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Discussion Starter · #1 ·
I have a litter of babies that are almost 2 weeks old, and of course, I had to have a runt in the litter, however, even at almost 2 weeks, he has no hair (except whiskers) and when I held him yesterday, I noticed that his eyes are opened, and his bigger (double his size) brothers and sisters still haven't opened their eyes. I thought the runts are supposed to be later in developing than the "normal" sized babies? Is there something wrong with him? I also noticed that he runs in circles, which I have never seen one do. And he has a black mask across his eyes, and black on his back, but still no hair, almost like a hairless rat. Any ideas/suggestions would be helpful. Thank you in advance!!!
 

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I'm sorry honey, but it sounds like he's very sick. There are quite a few things that cause circling (inner or middle ear infections, brain tumours, strokes etc) but none of them are good and coupled with the runtiness, lack of hair and abnormal development, it doesn't sound like he has a good prognosis. I don't want to upset you but, personally, I would euthanise him before he gets any bigger.

Sarah xxx
 

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I'm definately agreeing with Sarah on this... its never a nice thing to have to do, but quality of life must be a primary.

W xx
 

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is there only one mother in the cage,I was just wondering if another doe could have produced him and if he's older.Could the parents have hairless genes.
 

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Discussion Starter · #6 ·
I don't know the genetic backgrounds of the parents. They were both purchased from pet stores, so it is possible that they could have hairless backgrounds, that I would know not be aware of. She is the only mother in the cage, though. He is very obviously eating, but still growing at a much slower rate than his siblings.
 

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You were obviously concerned about the health of this baby, otherwise you wouldn't have posted.

You have already said he is very runty, the running in circles indicates 'wheeling' which is a big sign of ill health, the most severe being brain tumour/damage and the least being inner ear problems.

It is of course possible that this baby is some sort of hairless... but personally with all the other indicators you have said *yourself*, it doesn't really matter does it?

I know that euthanasia is not a nice thing to have to do, but honestly, and i'm going to sound a cow saying this... if you can't bring yourself to do it, even in the most extreme of cases, you should not be breeding.
 

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Discussion Starter · #8 ·
It's not that I can't bring myself to do it... I have a few snakes that would eat him, and not think twice about it. But for right now, and perhaps i should have been more specific when I posted about his circling, which he does when held, not in his cage, (still never saw it before, even if it was just caused from the stress of being held)... until he shows that he is in pain, or doesn't have a chance of surviving to adulthood, I would like to give him the chance to survive. I have kept rabbits alive when everyone told me they would die, and I intend to give him the same chance at life as well. It might sound cruel that I'm saying this, but until you have a chance to witness him in action, and all the things he does, its not fair to judge whether his life should be taken at this very second. Sorry for the rant just my opinion. I do breed to feed, but something is telling me not to feed/kill him at this exact time in life. I asked for opinions, and I thank everyone who responded, but at this EXACT moment in time, I think I will take it one day at a time.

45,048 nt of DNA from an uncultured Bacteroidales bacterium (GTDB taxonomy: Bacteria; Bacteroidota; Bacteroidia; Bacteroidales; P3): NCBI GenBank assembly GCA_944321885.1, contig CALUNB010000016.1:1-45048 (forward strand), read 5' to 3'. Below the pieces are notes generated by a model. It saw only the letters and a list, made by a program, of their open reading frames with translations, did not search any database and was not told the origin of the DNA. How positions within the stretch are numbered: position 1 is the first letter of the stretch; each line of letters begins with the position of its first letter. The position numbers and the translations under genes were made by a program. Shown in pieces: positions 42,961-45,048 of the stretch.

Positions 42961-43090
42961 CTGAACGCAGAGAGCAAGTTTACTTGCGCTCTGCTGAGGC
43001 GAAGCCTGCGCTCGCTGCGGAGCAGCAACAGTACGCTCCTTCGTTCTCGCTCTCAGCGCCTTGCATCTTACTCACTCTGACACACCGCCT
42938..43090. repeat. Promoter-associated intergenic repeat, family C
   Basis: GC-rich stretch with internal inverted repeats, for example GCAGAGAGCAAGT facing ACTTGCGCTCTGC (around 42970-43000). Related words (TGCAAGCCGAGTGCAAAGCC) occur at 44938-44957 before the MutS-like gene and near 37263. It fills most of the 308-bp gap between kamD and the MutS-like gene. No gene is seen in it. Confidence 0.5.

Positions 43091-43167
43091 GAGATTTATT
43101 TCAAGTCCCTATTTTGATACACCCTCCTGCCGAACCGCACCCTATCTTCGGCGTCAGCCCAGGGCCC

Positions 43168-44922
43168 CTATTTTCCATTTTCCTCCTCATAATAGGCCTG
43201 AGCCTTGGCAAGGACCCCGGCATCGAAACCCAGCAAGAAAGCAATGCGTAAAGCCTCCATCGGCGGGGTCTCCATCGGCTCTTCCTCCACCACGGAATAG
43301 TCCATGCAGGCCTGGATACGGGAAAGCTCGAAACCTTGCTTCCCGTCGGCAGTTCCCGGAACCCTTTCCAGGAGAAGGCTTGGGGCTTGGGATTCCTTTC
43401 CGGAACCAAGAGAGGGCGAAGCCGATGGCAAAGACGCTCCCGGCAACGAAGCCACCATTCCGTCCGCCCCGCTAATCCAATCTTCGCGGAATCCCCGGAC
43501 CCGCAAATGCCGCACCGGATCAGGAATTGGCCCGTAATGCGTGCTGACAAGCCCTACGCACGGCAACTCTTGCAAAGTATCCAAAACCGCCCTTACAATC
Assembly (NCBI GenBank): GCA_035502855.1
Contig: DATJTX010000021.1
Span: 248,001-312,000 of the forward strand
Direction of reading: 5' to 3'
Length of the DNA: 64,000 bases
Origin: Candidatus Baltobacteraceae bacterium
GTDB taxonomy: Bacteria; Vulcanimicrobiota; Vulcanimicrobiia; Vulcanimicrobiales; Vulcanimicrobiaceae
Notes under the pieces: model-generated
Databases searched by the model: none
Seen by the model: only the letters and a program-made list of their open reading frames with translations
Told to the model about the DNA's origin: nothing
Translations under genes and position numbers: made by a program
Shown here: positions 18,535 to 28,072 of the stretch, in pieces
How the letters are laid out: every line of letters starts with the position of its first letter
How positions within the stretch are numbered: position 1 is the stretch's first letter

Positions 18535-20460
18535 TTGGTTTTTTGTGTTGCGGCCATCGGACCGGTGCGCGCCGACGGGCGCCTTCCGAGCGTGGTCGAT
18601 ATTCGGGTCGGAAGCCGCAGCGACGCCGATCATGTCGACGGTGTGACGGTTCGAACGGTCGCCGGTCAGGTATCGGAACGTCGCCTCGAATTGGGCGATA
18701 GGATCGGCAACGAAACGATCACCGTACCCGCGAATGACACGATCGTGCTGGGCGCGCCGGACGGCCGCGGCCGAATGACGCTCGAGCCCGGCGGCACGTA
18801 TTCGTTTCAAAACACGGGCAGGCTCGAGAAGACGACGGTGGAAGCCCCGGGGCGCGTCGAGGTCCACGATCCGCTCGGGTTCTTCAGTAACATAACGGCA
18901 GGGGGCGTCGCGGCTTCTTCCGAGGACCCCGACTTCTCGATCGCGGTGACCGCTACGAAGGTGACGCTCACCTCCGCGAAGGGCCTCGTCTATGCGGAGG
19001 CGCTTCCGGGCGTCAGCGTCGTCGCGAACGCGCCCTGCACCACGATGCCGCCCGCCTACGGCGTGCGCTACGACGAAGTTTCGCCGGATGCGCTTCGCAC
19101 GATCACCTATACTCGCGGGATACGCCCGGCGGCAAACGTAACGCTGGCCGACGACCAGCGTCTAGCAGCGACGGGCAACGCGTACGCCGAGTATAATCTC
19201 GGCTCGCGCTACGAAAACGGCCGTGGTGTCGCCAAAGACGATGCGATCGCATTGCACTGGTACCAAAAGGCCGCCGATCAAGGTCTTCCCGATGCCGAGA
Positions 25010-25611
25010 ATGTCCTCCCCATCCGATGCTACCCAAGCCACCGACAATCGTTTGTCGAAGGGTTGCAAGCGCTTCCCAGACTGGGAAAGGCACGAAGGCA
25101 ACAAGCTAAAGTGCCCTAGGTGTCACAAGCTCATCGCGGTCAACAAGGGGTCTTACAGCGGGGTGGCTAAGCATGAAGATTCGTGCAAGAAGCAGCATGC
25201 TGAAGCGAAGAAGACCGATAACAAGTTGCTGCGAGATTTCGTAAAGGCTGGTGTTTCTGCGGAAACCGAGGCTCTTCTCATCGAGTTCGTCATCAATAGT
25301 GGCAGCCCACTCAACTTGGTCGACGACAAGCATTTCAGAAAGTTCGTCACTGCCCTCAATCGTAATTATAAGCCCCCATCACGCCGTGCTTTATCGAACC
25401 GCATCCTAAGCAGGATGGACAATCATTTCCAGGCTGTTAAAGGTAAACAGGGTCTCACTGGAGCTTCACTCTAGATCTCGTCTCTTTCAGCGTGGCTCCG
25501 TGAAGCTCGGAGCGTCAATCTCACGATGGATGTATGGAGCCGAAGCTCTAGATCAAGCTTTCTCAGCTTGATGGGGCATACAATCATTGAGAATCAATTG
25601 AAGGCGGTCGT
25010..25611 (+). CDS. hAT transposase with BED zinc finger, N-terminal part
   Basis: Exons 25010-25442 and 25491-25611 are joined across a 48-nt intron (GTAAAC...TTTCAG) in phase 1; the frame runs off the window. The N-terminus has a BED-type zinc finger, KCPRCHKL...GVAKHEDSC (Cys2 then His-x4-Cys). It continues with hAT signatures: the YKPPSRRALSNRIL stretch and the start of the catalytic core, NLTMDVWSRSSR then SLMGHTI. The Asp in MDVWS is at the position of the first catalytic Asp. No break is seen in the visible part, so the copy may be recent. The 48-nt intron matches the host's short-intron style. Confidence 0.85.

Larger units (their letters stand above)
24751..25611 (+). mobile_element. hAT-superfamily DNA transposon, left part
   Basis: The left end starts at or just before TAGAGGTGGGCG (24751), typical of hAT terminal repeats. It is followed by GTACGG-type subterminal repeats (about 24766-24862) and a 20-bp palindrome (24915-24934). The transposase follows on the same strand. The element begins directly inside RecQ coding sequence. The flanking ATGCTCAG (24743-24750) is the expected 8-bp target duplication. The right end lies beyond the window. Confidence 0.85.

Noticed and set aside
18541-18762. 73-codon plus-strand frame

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Discussion Starter · #9 ·
Just to add... I care very much for their quality of life and well-being, and maybe that is part of the reason that I'm willing to help him fight this battle. As previously stated, if he shows signs of illness or pain, that will be the last day of his life, but until that time, he can be warm and snuggly with his brothers and sisters. I'm not a large scale breeder, and my mice get daily attention, and they live in my living room, so i see them all the time.
 

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From what I've seen of young, circling things - you could spend a lot of money trying to fix it and it could still end up in a coffin :(
 

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Kallan said:
From what I've seen of young, circling things - you could spend a lot of money trying to fix it and it could still end up in a coffin :(
I would say this is a good opinion to take notice of as this Person is a Vet and Mouse fancier too ;)
 
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